By Jake Howard

Eventually, all groms grow up. It’s a sad fact of life. It doesn’t mean you have to ditch your inner grom and can’t still revel in surfing’s good times, but we all make that transition from careless youth to focused maturity. The next generation of San Clemente groms appear to be asserting themselves as they step into young adulthood.

Last week at the World Surf League’s Los Cabos Open in San Jose Del Cabo, local surfers Crosby Colapinto and Kirra Pinkerton swept the Pro Junior division. For Colapinto, it was his first-ever WSL win. For Pinkerton, it was her third-straight Pro Junior victory this season.

“It just feels so nice to finally get a final and then to win it is amazing,” Colapinto said.

“It feels amazing to go three-for-three,” echoed Pinkerton.

Cabo isn’t exactly known for surf of unusual size and girth, but the Los Cabos Open lucked into the first legit run of south swell of the summer and the surf was absolutely pumping throughout the contest.

“It was crazy to see these waves like this all day, it looked like Sunset (Hawaii) out there,” Colapinto said of the competition. “I didn’t catch a lot of waves today, so I feel like I saved my energy even coming out of the semifinal. I learned it takes everything you have to win one of these events. You have to surf smart, put as much effort as you can into one wave and never give up at any point.”

It goes without saying that young Colapinto’s been taking notes as he’s watched his older brother, Griffin, succeed the WSL’s Championship Tour. In only his first year competing at the most elite level in the world, the rookie finds himself comfortably sitting 12th in the world (tied with fellow San Clemente surfer Kolohe Andino) and well in contention for 2018 Rookie of the Year.

“I’ve been calling my brother and he’s been telling me to just wait for the best wave, get a good score, then wait again,” continued Crosby, “which worked out great getting the best wave out there and getting an 8.17 on it to start. One of my goals this year was to win a Pro Junior, so to do it here was pretty next level. I want to make it to Worlds (Junior Championship) as well and this is a good head start.”

It’s also worth noting that Crosby Colapinto wasn’t alone on the podium. San Clemente surfers made a clean sweep of the contest, finishing first, second and third. Rising star and former national champ Kade Matson slid into second place, while Jett Schilling enjoyed his best result to date, finishing a very respectable third.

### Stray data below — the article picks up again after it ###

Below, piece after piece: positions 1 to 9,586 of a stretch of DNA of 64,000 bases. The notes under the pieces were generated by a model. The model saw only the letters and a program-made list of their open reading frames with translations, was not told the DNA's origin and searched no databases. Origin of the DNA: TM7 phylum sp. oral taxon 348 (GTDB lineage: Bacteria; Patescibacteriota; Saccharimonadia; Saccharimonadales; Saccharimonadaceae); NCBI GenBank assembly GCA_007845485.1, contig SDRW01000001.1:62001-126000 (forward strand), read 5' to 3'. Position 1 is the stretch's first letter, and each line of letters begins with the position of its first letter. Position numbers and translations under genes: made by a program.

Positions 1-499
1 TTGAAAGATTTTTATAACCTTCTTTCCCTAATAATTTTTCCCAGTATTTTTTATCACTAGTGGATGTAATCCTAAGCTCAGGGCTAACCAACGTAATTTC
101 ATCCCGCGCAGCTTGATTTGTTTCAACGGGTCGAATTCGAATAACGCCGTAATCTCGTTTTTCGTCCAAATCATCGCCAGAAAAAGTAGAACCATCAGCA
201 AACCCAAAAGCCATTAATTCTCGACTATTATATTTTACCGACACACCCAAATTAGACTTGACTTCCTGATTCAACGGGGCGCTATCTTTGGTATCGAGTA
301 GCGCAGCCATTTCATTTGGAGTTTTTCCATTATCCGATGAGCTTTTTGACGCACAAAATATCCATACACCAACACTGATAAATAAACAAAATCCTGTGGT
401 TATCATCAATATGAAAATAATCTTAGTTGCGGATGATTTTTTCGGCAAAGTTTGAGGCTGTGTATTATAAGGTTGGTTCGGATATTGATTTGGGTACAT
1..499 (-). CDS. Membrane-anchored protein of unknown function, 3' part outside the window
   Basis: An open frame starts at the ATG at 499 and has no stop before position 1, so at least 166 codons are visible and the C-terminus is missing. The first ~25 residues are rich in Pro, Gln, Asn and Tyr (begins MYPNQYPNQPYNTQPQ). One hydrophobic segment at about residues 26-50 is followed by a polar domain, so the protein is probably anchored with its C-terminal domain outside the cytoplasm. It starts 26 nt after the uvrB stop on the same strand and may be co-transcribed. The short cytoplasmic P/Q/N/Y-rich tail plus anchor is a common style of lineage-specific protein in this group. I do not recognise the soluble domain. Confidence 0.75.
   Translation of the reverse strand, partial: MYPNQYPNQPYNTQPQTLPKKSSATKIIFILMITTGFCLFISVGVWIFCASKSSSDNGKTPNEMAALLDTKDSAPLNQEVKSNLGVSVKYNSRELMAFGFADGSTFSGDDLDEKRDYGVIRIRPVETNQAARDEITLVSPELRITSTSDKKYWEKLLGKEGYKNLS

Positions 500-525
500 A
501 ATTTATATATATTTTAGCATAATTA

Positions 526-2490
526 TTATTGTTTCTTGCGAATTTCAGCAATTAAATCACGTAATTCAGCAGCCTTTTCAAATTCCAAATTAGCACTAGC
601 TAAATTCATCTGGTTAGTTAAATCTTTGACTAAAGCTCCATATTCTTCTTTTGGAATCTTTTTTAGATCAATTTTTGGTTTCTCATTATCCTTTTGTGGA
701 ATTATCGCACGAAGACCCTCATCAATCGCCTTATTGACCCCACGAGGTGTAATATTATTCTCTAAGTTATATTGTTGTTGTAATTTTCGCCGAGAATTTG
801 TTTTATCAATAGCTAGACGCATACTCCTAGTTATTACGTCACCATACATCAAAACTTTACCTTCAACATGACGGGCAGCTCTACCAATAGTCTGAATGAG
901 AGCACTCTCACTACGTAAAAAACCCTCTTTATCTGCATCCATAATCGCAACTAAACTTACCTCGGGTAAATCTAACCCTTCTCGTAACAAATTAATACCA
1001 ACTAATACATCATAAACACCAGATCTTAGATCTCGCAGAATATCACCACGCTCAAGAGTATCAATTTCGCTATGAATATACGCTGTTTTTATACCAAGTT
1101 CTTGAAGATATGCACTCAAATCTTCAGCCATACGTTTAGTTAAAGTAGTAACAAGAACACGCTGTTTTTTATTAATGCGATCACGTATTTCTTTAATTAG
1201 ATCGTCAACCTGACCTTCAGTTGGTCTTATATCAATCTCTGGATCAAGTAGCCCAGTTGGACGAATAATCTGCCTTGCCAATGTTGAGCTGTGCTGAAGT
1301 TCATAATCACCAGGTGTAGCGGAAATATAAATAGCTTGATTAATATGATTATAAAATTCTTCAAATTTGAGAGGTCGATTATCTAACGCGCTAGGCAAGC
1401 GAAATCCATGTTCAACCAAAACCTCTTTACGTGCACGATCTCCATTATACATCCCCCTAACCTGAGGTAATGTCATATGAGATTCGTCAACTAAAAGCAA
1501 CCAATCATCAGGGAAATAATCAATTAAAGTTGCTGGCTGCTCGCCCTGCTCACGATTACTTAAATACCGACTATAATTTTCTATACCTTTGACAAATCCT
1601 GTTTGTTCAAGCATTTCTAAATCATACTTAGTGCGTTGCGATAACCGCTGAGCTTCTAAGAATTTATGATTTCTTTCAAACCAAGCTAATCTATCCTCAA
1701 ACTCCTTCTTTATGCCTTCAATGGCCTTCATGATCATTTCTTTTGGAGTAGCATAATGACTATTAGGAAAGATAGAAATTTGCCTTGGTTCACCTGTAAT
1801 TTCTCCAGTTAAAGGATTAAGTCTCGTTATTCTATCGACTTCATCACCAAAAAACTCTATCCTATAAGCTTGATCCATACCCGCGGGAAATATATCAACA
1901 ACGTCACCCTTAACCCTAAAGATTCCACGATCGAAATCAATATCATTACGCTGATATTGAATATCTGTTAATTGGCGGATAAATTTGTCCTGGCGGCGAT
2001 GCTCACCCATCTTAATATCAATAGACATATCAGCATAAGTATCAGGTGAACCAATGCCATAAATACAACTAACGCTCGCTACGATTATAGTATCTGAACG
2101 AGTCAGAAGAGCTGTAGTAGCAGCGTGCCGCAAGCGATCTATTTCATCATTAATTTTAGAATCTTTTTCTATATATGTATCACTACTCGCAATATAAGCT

“We were all at the house together joking that we were all going to make the finals, but none of us thought it would actually happen,” Matson said. “The first few rounds I felt nervous, but by the time the semifinals were on, I was really confident. I was trying to pick off the best waves and just felt in rhythm, even though it was hard out there with a lot of waves breaking. It feels great to get back to finals since I haven’t had too many good results this year, and now I’m way more confident moving forward.”

On the women’s side, Pinkerton had to grind through some serious talent to earn her first-place trophy. Facing a stacked field of international talent in the final, she got going early in the final and found a way to edge out the competition, winning the contest by a one-point margin.

“All of those girls deserved to win, they were ripping so hard and pushed me to my limits, so it felt great to come out on top in that final,” Pinkerton said when it was all done and dusted. “It was super important to get that start and I would’ve been a lot more nervous going through the rest of that heat without it. I was so relieved when they announced that score and that helped keep me calm despite not being able to get a solid backup.

“That’s the second time I’ve won going left at a righthand pointbreak,” laughed Pinkerton after the final. “I hope this is the year I can take the North America title. It’s a good start and it’s better than I expected, now I just want to keep it going for a shot at Worlds.”

As so many parents have stammered over the years, they just grow up so fast.

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